Department of Radiology Mao Xijin
Together with other 11 doctors from all over China, I was selected by the China-Austria Health Exchange Association to have a three-month study at Donau Hospital, the second largest one in Vienna. With deligent study and close observation as well as professional exchange with local doctors, I benefited a lot from this program.
Donau Hospital is a public hospital administered by Vienna Hospital Authority. It was established in 1992. The hospital consists of 978 beds, 16 inpatient departments, 20 outpatient departments, 6 auxiliary departments and 4 ICUs and a faculty of 2878. Data show that there are 52956 inpatients were treated by Donau hospital in 2014 and the average length of hospital stay is 6.2 days. It also shows that 376791 outpatients were treated by Donau Hospital, and its annual income was about 289 million Euros in 2014.
Insurance in Austria covers more than 98% of its population. It includes medical insurance, accident insurance, employee pension insurance and unemployment insurance. Tax in Austria is relatively high. The general tax rate takes up about 40% of the total income. With an income over 5000 Euros, the tax will reach more than 50%. Patients do not need to pay for drugs because they are covered by medical insurance. The only fee paid by patients is the prescription.
Donau Hospital is a modern one. Most of its logistics work is done automatically including the transportation of food, goods and clothing. On the ground floor, there are a lot of robots running continuously. They travel on the set lines. When approached by people, they will stop and wait. The set lines are divided into emergency and ordinary categories. The staff is just responsible for classifying, uploading and downloading the items.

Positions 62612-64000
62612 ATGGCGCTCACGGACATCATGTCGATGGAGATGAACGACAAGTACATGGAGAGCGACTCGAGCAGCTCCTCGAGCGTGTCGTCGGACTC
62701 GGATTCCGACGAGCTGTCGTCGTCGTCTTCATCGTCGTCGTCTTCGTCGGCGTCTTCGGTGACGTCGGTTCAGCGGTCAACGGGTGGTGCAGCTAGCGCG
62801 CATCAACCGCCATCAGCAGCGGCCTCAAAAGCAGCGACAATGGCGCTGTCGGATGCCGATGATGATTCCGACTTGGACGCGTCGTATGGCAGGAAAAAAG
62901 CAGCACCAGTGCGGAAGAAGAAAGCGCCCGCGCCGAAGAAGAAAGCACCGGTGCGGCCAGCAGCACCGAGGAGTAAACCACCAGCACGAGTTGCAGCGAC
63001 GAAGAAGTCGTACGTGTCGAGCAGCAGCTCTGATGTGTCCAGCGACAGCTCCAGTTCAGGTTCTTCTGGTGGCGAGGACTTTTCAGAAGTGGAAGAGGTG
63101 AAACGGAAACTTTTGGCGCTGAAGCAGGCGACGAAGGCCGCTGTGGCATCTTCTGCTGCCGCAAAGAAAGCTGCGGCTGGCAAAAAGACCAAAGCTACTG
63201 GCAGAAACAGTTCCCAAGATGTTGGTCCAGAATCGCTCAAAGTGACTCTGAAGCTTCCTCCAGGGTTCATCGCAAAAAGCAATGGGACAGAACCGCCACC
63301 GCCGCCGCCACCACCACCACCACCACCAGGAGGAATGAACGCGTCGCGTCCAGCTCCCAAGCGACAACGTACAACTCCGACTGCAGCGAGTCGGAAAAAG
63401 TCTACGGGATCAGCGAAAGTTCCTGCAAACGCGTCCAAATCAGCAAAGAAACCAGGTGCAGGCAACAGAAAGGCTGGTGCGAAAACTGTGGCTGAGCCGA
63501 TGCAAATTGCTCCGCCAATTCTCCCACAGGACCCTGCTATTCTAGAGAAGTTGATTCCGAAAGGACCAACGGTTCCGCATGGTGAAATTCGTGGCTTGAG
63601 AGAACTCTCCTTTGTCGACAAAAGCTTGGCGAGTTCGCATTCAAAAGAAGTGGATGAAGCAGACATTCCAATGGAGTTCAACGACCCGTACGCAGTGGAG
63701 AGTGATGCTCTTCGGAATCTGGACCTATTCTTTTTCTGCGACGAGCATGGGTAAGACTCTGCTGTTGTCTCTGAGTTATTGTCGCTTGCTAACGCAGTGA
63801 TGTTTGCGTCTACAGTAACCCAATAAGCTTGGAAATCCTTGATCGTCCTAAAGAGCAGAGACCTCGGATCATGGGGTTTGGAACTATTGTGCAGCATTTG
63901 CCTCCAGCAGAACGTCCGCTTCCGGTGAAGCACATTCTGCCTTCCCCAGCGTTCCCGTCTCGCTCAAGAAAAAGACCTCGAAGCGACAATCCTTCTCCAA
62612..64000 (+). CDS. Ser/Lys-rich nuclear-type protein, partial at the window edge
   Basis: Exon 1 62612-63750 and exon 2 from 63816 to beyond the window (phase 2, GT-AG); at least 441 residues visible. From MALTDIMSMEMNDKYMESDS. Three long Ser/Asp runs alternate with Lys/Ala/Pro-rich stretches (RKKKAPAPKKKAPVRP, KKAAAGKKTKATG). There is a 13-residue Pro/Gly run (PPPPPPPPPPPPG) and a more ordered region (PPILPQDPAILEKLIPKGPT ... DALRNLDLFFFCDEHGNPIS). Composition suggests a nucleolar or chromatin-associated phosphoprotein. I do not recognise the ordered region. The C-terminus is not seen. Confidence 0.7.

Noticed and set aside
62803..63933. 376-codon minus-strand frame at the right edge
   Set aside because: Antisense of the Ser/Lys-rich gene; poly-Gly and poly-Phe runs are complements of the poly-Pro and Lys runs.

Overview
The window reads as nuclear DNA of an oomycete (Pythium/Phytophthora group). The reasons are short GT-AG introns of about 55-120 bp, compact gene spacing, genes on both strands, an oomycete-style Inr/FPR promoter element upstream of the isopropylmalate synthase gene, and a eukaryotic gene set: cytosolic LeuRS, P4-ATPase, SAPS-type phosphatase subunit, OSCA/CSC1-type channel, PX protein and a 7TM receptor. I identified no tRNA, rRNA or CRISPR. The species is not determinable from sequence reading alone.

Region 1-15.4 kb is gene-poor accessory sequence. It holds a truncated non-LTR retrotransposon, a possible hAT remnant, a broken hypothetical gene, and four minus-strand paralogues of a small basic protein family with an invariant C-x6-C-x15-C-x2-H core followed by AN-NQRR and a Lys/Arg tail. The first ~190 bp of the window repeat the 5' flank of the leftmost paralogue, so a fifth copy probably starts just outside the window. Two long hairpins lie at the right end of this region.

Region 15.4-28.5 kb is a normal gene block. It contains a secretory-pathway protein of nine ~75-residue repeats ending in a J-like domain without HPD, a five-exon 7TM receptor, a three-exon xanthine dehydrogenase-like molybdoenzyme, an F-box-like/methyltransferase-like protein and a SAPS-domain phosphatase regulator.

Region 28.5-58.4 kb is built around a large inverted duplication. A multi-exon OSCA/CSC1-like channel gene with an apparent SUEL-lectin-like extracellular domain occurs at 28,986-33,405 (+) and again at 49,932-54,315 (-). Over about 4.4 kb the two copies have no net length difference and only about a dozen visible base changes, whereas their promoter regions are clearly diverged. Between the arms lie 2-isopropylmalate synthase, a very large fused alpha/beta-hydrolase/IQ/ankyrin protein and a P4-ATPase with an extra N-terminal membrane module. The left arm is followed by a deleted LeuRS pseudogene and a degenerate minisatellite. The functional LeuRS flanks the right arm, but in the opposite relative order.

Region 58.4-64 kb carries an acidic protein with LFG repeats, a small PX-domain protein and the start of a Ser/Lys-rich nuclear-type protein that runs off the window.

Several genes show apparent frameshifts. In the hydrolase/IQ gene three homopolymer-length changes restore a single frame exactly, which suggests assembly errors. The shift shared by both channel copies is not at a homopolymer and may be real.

Donau Hospital is also hospital full of artistic atomosphere. Various art works are hung on both sides of all corridors, which makes it comparable to museums. After inquiring with my supervisor, I learned that these arts pieces are created by some young artists and have been constantly updated.
The Radiology Department in Donau Hospital is comprehensive and large. There are sub-departments such as X-ray, CT, MRI, ultrasound and interventional medicine. Pediatric Radiology Department was also established. There are two 64 slice spiral and dual source CTs. There are two magnetic resonance machines in the MR room, which are 1.5T and 3.0T magnetic resonance machines. There are 20 doctors in the Radiology Department including one professor who is also the director of the CT room. There are 6 OA doctors in the department. One of them is the department director.